Efficiently fulfil orders or disappear into limbo at the end of the Marketplace queue. Accumulate sparklers or crash. That is the omnipresent question because the client is clear about, and in exponential growth, he does not forgive.
And this increasing clarity, on the level of demand, which seemed a matter of exclusive property of eCommerce, is transferred at high speed to B2B, which, incidentally, was what one would expect. This level of increasing demand, by itself, completely transforms the working philosophy of a warehouse in such a way that, as a result, we find that a modern warehouse must support complex logistics management. He must coordinate human team, automation, software, terminals, many processes, training actions, strategic and tactical planning, Lean tools, resource management, use of space, etc.
Included in this management are the always ubiquitous costs. Given that, within the warehouse, the prices of order preparation, specifically the picking process, take up almost half of the pie, it seems logical to think that any effort invested in improving its efficiency will be profitable.
At the same time, and without detriment to the preceding, improving picking also represents a clear competitive advantage that the customer immediately perceives, in the form of reduced errors, greater inventory precision, shorter delivery times, an image of greater control. In short, about what we do, as partners, we provide a lot of added value for your commercial interests.
Of course, the support of technology is essential, but it is not the only thing that enables us to improve picking. The secret is knowing how to do it, when to do it and what to do to distinguish ourselves from our competition.
Each company will have its particular improvement options, but there are general guidelines applicable to any warehouse, which we will see below.
1. Minimum and optimal routes
Around 50% of the time spent preparing orders is spent travelling in worker-to-product processes. And moving does not add value, but it does cost. A redesign of the layout and adequately equip the operators to reduce the distances of the trips or minimize the time wasted on them. We can also categorize SKUs based on their rotation, sales, and units selected together and distributed, prioritizing the optimal order of picking.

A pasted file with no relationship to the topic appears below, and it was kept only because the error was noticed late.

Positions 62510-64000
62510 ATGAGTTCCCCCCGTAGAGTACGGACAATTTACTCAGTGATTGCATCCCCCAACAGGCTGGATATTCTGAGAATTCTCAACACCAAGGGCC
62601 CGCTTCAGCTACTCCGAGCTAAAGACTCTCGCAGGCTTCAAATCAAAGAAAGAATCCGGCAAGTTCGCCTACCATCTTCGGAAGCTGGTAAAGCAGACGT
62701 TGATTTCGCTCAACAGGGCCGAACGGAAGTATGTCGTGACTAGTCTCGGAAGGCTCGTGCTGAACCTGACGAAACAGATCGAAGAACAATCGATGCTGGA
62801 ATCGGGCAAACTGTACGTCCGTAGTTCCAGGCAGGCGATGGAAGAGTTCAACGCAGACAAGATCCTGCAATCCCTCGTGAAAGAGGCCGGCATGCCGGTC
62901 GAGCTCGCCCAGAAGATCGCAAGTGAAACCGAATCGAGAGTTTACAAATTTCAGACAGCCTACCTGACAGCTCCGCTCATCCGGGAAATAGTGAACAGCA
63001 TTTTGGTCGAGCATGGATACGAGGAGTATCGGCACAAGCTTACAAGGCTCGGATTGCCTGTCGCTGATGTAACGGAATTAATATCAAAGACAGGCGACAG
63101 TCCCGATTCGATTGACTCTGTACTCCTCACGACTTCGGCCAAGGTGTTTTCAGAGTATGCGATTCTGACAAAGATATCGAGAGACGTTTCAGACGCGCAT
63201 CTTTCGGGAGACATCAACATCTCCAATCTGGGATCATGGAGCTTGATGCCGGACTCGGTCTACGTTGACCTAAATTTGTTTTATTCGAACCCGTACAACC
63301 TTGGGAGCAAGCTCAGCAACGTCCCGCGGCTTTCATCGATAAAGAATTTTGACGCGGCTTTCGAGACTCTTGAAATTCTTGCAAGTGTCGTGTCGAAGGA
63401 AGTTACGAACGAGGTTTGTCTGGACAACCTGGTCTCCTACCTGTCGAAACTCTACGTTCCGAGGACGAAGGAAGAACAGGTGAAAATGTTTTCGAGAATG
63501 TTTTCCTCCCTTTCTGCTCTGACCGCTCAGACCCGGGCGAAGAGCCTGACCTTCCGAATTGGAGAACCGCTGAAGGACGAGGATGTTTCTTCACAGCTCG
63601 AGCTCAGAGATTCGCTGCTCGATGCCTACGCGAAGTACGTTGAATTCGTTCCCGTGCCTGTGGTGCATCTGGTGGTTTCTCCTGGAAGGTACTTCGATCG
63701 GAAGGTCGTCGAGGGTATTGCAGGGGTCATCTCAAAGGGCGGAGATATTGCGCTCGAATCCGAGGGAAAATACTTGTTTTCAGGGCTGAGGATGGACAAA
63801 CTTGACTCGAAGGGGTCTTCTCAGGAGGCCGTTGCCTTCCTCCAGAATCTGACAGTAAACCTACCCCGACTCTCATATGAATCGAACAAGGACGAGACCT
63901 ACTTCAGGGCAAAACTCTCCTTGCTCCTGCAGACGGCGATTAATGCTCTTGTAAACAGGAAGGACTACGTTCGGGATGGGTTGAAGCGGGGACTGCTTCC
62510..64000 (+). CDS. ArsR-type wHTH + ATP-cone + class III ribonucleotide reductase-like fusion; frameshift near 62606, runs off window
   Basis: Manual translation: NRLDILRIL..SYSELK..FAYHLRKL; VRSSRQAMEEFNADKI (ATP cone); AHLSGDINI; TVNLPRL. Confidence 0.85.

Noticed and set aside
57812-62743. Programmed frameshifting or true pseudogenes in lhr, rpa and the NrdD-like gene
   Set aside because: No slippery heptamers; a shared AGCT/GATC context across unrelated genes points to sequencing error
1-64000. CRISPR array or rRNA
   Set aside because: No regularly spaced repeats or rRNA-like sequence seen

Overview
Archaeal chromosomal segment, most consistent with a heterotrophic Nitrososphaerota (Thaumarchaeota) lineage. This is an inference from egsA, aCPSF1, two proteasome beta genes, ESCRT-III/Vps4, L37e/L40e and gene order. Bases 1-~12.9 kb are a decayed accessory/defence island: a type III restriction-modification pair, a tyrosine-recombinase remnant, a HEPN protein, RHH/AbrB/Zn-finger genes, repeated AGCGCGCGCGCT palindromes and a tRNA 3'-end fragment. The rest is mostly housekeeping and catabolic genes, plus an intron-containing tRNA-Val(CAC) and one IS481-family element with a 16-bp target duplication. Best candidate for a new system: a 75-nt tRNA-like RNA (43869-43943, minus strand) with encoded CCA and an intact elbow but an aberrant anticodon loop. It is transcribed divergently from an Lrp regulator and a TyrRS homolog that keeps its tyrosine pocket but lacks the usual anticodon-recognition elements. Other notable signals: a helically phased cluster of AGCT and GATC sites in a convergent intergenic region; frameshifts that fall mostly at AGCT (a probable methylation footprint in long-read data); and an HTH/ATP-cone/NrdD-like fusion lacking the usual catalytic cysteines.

2. Propose different picking strategies
There is no written general rule regarding logistics management to define these strategies since it is an endemic issue for each company. Still, we can draw general recommendations for different cases:
- Order to order: Orders with many lines and heterogeneous, that is, with little repetition of references.
- By waves: Usually small and very numerous orders. Maximum efficiency is achieved when charges accumulate. The wave is launched to consolidate picking; that is, all SKUs are selected at once, taken to a specific area, and classified by orders.
- Multi-order: The orders are grouped, but each reference is already classified in the corresponding order at the time of picking. Ready-to-use carts are needed.
- Mixed: It is about grouping only the part of the order that interests us.
- For example, we are preparing in waves only the references of multiple orders that involve the longest distance for picking. In this way, we bring the most distant SKUs closer to a closer or more accessible area to the next stage. The rest can be prepared, for example, order to order.
- Another solution would be to do a wave picking only of the references of greater volume that constitute a package in themselves. The objective is to deposit them already labelled directly at the departure dock while the rest of the SKUs are prepared with another picking strategy.
It should be noted that, above all, these last three strategies are challenging to implement efficiently without the help of an EMS system.
Also Read: The Role Of Logistics In eCommerce
3. Control the flow of goods
With a facility plan and a simple spaghetti diagram, we can increase the efficiency of picking and other operations in the warehouse and even detect bottlenecks in the flow of goods. It is a methodology that the operators can help us complete since it is straightforward to understand and use, and it gives excellent results.
4. Pick/put to light, pick/put by voice, put to the wall, conveyors, etc.
More than a third of the total logistics costs are warehousing costs. Of these, almost half and in some cases more is labour costs, that is, people. Of all the time that these people spend in carrying out their tasks in our warehouses, picking is the one that consumes the most resources, exceeding 40%.